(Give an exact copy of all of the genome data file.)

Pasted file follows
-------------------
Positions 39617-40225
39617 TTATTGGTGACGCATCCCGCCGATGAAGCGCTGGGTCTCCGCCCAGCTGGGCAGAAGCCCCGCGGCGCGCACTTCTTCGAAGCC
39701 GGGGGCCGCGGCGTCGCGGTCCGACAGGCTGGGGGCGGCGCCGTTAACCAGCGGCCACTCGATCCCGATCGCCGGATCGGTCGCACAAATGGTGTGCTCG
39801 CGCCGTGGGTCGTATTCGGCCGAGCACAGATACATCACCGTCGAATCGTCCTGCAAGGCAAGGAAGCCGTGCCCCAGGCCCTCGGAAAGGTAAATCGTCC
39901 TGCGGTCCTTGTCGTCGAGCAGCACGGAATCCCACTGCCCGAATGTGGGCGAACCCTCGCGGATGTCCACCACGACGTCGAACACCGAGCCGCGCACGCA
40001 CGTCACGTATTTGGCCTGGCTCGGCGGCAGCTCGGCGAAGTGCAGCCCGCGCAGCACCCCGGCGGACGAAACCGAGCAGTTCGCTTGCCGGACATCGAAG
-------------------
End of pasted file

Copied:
Positions 39617-40225
39617 TTATTGGTGACGCATCCCGCCGATGAAGCGCTGGGTCTCCGCCCAGCTGGGCAGAAGCCCCGCGGCGCGCACTTCTTCGAAGCC
39701 GGGGGCCGCGGCGTCGCGGTCCGACAGGCTGGGGGCGGCGCCGTTAACCAGCGGCCACTCGATCCCGATCGCCGGATCGGTCGCACAAATGGTGTGCTCG
39801 CGCCGTGGGTCGTATTCGGCCGAGCACAGATACATCACCGTCGAATCGTCCTGCAAGGCAAGGAAGCCGTGCCCCAGGCCCTCGGAAAGGTAAATCGTCC
39901 TGCGGTCCTTGTCGTCGAGCAGCACGGAATCCCACTGCCCGAATGTGGGCGAACCCTCGCGGATGTCCACCACGACGTCGAACACCGAGCCGCGCACGCA
40001 CGTCACGTATTTGGCCTGGCTCGGCGGCAGCTCGGCGAAGTGCAGCCCGCGCAGCACCCCGGCGGACGAAACCGAGCAGTTCGCTTGCCGGACATCGAAG